For a long time, Joe Gibaldi, of the U.S. Navy, would give a host of answers when asked about his favorite song. Some days it was by the Beatles, others it was by the Eagles or a classic from Frank Sinatra.
But, after recently visiting the Museum of American History in Washington, D.C., and seeing the massive tattered flag that endured the Battle of Fort McHenry in the War of 1812, Gibaldi knows his favorite song is the national anthem -- the Star-Spangled Banner written by Francis Scott Key during that same battle.
Gibaldi, the speaker at the Memorial Day ceremony in the Spring Grove Cemetery Monday, said he gets a lump in his throat each time he listens to the patriotic ballad.
"For many of our fallen heroes, there many not have been someone else to do that mission or take that action at that moment so they did it and gave their last full measure of devotion," Gibaldi said. "We owe them our gratitude for giving their life in an effort to protect ours and to protect the freedom their family and friends are fortunate enough to enjoy."
It was deja vu for parade-goers and marchers, as this year's weather was identical to last year's: Wild and wicked rains that dissipated to make way for the clear blue skies and warm temperatures.
Prior to the ceremony in the cemetery, the Memorial Day parade drew onlookers who lined the Post Road to wave and cheer for those who followed the route from the Goodwives River shopping plaza to the end.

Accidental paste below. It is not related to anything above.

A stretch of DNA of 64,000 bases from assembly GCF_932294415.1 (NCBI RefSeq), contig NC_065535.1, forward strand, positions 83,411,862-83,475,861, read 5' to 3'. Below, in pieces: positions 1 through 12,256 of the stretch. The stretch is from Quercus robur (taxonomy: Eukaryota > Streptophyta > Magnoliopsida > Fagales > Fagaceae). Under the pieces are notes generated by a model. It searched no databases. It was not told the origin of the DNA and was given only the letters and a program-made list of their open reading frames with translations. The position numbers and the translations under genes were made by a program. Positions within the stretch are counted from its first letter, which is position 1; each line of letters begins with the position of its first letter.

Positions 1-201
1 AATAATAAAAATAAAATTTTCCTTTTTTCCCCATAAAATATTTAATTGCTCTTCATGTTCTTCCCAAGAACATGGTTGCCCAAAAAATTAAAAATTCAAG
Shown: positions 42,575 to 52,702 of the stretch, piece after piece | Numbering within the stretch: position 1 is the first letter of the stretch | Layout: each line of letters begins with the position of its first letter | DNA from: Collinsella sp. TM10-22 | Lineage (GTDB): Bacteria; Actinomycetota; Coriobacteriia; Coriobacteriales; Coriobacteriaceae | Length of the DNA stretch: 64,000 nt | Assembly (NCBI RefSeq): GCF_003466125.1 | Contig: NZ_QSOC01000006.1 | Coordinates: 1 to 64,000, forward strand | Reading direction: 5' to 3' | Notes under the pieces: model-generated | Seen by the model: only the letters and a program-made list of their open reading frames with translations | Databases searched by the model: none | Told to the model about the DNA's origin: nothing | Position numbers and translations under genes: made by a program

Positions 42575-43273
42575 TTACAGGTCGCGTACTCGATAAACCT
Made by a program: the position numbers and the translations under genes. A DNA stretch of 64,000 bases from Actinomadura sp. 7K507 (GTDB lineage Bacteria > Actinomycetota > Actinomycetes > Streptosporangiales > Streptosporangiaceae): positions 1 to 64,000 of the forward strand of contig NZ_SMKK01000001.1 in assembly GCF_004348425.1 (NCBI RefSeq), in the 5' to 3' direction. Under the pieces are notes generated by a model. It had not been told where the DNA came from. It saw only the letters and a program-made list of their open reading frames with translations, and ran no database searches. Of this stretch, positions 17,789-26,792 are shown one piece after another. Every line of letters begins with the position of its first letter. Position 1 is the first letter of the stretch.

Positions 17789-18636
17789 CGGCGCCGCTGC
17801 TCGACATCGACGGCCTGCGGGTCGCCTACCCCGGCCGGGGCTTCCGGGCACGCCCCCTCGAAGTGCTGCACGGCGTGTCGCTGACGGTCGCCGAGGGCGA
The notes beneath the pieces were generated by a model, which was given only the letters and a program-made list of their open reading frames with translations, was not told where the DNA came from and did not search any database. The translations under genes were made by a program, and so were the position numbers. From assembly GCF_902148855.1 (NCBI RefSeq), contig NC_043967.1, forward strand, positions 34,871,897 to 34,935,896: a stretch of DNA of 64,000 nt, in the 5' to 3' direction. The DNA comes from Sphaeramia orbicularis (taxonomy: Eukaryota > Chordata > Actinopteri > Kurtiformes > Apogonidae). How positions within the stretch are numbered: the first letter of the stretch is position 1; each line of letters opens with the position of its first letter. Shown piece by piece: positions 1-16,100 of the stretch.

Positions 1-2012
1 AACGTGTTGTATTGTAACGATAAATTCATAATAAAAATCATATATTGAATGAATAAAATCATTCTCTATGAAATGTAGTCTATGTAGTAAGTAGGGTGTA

Military personnel and town emergency responders and organizations proudly walked down the road.
During his address to the roughly 150 people who gathered for the ceremony, Gibaldi quoted the nation's second president, John Adams: "There are only two creatures of value on the face of the Earth: those with the commitment and those who require the commitment of others."
"The vast majority of our nation falls into that second category: relying on the commitment of others so we thank those people that made the commitment for so many of us," Gibaldi said. "So looking forward we should honor anyone who makes the choice to serve and again makes that commitment to serve for us. If any man or woman decides to join the military after high school rather than go to college, I would ask that we congratulate them warmly and thank them for choosing that path. They have chosen to take on that commitment for the majority of us who need that commitment."
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